I recently returned from visiting two long-time friends whose rustic home and gardens are tucked into a wooded hillside in central New Hampshire. Early Sunday morning, long before I heard my sleepy friends stirring, I tiptoed outside to enjoy my coffee in the cool morning air, smiling at the chattering birds and the scolding chipmunks protesting my presence on their porch. After a few moments I also noticed the delicate quality of the early morning light, so decided to take a few pictures on my smartphone. I took more photos than I expected and later shared them with my hosts. That was when I discovered yet again that I notice things other people may not even see: I do double-takes and slow gazes all the time.
This brings me to a related topic on seeing: I received an inquiry this week from a reader of my book:
“My question is about the recommended index card style view catcher [pages 19 and 30 in “Look at That!”] for the back of my sketchbook. I sort of get the idea of what it is for but do you have any tutorial (or one recommended) regarding ‘best practices’ on how to best make use of a view catcher?“
The answer is yes, of course. First though, let’s take a step back to the beginning, to journey from Looking, to Seeing, to Finding Your Focus, to Designing your Vantage Point.
It’s a whole lot simpler than it sounds.
Whenever you decide to take a photo, or do a sketch, you’ve already begun the process of elimination. Out there in the real world there’s just too much to look at, and if you want the person who’s looking at your photos or sketchbook to see what you saw, to see the specialness of what you noticed, you have to help them.
You simply need to ask yourself two questions:
1- Where’s my focus?
2- Where shall I put it?
The first is easy: Your focus is whatever made your roving glance pause, suddenly stop, or do a double-take.
Is it worth an intentional second glance? Is it worth a good stare? Is it worth a photo or sketch?
On to the second question: Where do I put it?
Call it design, call it composition, but no matter what, don’t let it scare you because this too is not hard. There’s a well-known “rule” in the art world called the Rule of Thirds. Here’s a link to learn more about it.
I use a slightly different guideline (softer than a rule, did you notice that?)
It’s called The Big X.
Rather than a target area to hit (that’s the Rule of Thirds approach), instead I imagine the two lines to avoid (the middle horizontal and vertical lines).
Oddly enough, the results are more or less the same, with a little less thinking, yay!
With The Big X, you simply want your center of interest to be anywhere other than dead-center. (Isn’t that ironic? It’s true though.) Avoid putting your focal point anywhere along those lines (also not at the far edges of your picture frame, of course!), and you’re good to go.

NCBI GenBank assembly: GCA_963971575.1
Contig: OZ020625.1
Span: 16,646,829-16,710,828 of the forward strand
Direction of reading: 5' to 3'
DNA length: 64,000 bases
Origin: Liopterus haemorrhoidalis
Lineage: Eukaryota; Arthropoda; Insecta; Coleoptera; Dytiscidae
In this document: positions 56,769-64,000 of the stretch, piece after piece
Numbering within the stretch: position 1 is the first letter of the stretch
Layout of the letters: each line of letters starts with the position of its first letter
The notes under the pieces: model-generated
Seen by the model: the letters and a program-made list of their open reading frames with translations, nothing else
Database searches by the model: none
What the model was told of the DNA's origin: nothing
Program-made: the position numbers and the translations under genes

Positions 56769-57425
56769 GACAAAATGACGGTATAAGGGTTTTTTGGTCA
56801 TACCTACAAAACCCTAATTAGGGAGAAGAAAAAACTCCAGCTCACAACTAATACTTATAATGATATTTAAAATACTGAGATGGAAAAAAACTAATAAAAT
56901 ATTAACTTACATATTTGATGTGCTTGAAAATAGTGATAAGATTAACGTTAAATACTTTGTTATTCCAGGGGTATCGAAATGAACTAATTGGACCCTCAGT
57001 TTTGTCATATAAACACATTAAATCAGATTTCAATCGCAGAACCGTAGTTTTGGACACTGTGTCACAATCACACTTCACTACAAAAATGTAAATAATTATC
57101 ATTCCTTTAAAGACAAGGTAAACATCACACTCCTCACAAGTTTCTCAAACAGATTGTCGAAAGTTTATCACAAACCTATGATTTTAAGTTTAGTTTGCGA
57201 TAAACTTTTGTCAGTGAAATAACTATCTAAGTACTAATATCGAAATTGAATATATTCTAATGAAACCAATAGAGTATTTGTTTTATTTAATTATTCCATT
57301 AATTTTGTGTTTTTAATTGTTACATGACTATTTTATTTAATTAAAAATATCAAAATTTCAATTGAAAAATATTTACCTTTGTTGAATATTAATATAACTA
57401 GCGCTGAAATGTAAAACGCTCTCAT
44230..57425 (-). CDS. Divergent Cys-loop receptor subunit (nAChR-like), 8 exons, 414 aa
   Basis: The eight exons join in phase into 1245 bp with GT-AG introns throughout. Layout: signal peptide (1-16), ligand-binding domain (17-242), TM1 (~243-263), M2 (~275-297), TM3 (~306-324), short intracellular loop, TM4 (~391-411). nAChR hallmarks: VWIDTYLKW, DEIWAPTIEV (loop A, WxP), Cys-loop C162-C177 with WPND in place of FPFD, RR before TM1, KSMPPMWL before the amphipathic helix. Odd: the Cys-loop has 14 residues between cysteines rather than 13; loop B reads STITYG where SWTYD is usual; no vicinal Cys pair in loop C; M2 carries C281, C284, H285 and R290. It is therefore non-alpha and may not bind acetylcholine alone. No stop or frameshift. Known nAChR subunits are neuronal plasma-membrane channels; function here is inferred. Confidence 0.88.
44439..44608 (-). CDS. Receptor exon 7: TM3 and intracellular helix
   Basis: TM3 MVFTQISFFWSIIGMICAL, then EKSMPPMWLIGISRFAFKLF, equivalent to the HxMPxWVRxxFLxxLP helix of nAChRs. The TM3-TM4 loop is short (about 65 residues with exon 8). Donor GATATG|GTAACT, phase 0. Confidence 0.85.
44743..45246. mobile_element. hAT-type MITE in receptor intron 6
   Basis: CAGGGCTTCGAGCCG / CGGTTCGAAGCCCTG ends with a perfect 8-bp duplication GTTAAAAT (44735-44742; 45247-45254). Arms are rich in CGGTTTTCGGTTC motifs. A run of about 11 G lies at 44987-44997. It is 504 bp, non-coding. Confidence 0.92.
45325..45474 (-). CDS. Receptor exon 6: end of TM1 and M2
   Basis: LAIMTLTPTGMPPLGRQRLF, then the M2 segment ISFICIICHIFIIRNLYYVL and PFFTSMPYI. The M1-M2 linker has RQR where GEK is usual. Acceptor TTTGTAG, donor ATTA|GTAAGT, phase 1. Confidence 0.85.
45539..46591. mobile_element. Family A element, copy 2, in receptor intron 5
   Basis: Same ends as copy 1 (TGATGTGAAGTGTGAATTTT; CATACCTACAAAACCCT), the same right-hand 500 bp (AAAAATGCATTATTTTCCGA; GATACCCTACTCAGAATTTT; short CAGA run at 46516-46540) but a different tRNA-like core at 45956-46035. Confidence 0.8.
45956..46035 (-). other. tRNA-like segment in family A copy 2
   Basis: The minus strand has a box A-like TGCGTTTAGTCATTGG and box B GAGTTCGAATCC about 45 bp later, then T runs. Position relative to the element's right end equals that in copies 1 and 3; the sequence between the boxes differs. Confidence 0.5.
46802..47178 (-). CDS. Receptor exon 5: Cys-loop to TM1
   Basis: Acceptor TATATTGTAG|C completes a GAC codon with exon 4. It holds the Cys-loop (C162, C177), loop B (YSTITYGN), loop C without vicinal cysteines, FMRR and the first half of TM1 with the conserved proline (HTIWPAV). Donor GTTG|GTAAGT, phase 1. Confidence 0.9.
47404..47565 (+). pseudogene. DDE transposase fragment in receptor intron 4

Here are a few photos from yesterday. I do love folks who garden.
If you don’t have time to sketch, or simply don’t feel like drawing at the moment, head outdoors with your smartphone or camera and take some pictures to see what you see. You’re still developing your artistic skills, simply by doing this.
Then later when you’re having your cup of tea, play with them. Try zooming in and out. Try radical cropping so you get a tall sliver of an image or a long low profile in great detail. See how different the same image looks, and even feels, when you do all that. Remember to use the “save a copy” function instead of simply saving, so you have a whole collection to enjoy later.
Most of all remember: All the art training you will ever need was installed as original equipment the day you were born. It’s called gut instinct. You already know what you like.
And when all the instructions and should-oughtas about composition and design and “I’m not artistic” finally quiet down in your head, the rest is smooth sailing. Your outdoors photo collection will be a gorgeous resource for those inclement weather days when you feel like sketching but it’s too yucky to go outdoors. You will have a photo garden right at your fingertips, any time you like.
P.S: I still may not have answered that reader’s question, so here goes.
Why use a view-finder? You look through it when you’re stuck, to simplify the scene.
Peek through it, zoom in, zoom out, go vertical then horizontal, move a little left, a little right, until you see a frame-worthy image in that little window. Then rather than clicking the shutter (because you’re holding a little piece of paper, not a camera!), simply take another minute to give the image a good long stare. You’ve just made friends with your location. You did the big decision making with your eyes, not your brain, good job! Here’s a link to another post I did about using view-finders— to see first, draw second, if at all! Enjoy simply looking and seeing!